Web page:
Pause. Inhale and Exhale

Pause. Inhale and Exhale

The last couple months have been tough for pretty much everyone I know. Some people are sick or have family members sick from Covid-19. Some have lost jobs and are worried about their future. Some are deemed essential workers and are putting their health – and that of their families – at risk every day while they serve others. And nearly all of us have been isolating at home and dealing with the stress that comes with that.

Life pre-Covid-19 feels like an eternity ago, a world and lifestyle that is faint in our memories. Life post-Covid-19 is unknown, which can be stressful and anxiety producing. We are in a weird place in time – the pause between one way of living and another way of living. The space between an inhale and exhale. A reset, if you would, between the old and the new, and potentially better, way of living.

I feel that this time is forcing all of us to grow and evolve in some way. From my own personal experience, the greatest periods of growth in my life have been those times that were the most difficult and uncertain. They were usually times where I felt that my entire world had collapsed around me – and in some ways it had. The collapse was needed so that I could build something new in my life. Sometimes the things I ended up building were clearly visible, such as moving to a new state or new country. Other times, what I was building was internal, such as learning to love myself more or forgiving others. Each time, I came out of that collapse a better, more authentic person.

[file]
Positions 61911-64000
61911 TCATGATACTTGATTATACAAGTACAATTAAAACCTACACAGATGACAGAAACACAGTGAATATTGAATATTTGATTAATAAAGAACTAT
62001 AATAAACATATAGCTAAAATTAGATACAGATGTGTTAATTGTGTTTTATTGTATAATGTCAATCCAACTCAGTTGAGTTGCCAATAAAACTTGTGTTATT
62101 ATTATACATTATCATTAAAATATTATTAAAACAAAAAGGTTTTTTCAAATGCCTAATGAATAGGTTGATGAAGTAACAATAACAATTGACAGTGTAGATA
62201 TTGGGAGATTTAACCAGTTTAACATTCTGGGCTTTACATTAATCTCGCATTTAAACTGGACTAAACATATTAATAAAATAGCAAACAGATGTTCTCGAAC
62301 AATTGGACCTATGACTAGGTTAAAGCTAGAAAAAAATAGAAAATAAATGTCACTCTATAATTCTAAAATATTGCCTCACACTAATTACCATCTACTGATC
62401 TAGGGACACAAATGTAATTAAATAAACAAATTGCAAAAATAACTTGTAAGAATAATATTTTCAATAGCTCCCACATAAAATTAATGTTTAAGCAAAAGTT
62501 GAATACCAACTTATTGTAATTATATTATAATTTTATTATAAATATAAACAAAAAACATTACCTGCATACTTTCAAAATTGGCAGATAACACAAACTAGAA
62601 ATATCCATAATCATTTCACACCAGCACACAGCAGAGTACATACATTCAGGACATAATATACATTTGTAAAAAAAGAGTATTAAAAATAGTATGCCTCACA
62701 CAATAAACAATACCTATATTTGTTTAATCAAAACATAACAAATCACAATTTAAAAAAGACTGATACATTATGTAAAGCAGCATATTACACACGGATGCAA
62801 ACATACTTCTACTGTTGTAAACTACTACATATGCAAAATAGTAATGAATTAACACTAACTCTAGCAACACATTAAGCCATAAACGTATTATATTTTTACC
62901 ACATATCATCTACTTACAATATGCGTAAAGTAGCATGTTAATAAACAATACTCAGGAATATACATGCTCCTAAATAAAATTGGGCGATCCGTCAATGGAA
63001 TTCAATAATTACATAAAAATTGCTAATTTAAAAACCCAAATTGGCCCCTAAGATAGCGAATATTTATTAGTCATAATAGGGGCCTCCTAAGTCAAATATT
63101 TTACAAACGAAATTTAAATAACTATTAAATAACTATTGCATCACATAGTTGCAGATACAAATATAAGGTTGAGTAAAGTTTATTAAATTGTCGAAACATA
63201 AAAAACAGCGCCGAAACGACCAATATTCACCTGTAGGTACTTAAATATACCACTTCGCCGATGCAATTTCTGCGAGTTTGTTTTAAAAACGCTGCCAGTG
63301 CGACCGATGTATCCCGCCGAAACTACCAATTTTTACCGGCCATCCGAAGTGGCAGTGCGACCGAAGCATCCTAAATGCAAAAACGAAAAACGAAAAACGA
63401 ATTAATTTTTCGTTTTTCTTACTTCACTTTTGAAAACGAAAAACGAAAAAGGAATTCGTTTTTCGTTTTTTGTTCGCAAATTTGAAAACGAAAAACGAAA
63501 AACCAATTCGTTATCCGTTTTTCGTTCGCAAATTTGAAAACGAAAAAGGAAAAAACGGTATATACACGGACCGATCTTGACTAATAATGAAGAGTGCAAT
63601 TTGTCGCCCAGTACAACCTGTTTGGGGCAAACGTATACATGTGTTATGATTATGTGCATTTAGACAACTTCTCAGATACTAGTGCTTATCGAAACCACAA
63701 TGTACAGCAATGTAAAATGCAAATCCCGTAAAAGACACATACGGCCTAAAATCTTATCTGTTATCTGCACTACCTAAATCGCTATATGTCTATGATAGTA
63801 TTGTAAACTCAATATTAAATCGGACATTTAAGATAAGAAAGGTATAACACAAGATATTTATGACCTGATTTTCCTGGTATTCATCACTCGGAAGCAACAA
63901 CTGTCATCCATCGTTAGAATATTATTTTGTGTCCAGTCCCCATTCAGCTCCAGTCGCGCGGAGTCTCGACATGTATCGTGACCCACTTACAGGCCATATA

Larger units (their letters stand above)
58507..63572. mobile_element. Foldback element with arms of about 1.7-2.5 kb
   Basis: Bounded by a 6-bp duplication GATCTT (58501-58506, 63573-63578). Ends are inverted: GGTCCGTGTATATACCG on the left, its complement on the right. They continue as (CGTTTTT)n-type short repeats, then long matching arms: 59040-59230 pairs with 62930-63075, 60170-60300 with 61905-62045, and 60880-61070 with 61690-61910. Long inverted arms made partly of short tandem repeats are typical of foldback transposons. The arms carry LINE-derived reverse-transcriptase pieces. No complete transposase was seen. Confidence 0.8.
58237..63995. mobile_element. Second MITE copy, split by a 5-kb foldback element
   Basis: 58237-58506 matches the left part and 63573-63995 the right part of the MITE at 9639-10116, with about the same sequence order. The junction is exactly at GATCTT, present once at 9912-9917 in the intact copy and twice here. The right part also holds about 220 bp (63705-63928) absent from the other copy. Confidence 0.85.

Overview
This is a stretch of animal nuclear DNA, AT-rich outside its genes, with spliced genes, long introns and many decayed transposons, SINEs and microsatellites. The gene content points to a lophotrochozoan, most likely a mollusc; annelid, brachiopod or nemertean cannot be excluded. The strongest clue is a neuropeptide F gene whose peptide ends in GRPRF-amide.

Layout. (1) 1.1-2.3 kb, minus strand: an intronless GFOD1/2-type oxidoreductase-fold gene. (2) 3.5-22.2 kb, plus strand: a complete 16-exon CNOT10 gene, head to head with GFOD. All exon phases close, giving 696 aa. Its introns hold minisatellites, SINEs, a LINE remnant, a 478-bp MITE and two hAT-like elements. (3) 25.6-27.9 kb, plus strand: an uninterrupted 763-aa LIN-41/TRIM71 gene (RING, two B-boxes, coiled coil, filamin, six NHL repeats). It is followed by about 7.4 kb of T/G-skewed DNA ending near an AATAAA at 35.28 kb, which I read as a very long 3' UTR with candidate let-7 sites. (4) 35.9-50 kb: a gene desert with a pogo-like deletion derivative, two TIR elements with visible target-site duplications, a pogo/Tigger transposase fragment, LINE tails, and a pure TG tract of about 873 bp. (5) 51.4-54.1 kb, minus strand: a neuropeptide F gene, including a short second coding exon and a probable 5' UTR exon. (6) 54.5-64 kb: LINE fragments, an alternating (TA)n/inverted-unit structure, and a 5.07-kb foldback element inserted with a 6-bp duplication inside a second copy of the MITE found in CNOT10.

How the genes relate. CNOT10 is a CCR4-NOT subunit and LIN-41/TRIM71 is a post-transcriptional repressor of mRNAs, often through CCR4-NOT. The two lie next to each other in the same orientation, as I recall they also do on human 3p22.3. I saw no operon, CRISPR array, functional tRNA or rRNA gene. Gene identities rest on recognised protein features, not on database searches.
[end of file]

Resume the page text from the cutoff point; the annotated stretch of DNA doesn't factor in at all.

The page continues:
It can be downright scary when you are alone and have to face “you” in all your authenticity for the first (or 100th) time. There is no escaping your fears, your feelings, your hurts and old wounds. You don’t have your day-to-day bustle to distract you. There is only so much binge-watching you can do before you start to feel restless and uncomfortable. And yet, this type of experience can lead to the richest of rewards – greater understanding of yourself and your needs, increased self-awareness and confidence, and a deeper feeling of peace and joy through the release of things that have been holding you down.

What has been coming up for you during this time? How have you been managing your stress and all this change? If you’d like some tips on how to manage change, please check out “Endings and Beginnings: How to Handle Change with as Little Stress as Possible” for some thought-starters:



Please remember that you don’t have to do this entirely on your own. Don’t be afraid to reach out for help during this time! Sometimes just expressing your emotions and what is coming up for you to a trusted friend, family member, therapist or member of the clergy can give you clarity and peace.

Surrounding yourself with positive people and empowering news can also make a big difference. There are a number of sites out there that are filled with “good stuff.” One personal favorite of mine is Unified Caring Association, a non-profit membership organization focused on helping children, animals, reforestation and the elderly. Among other offerings, UCA focuses on good news and inspiring stories and currently has an entire section of their website dedicated to empowering and entertaining stories to help people during this time. The video of senior citizens playing Hungry Hungry Hippos with their wheelchairs made me laugh out loud. (Full disclosure: I am on the Board of Directors of UCA.)

And finally, please share your stories, both your triumphs and your stumbles, during this time. We are all in this together. Your life lessons can help another person. Your successes may serve as a point of inspiration for someone who is really struggling.

I’m keeping all of you in my heart and hope each one of you gets through this time a stronger, more authentic version than you are today. Sending each one of you lots of love and healing energy.



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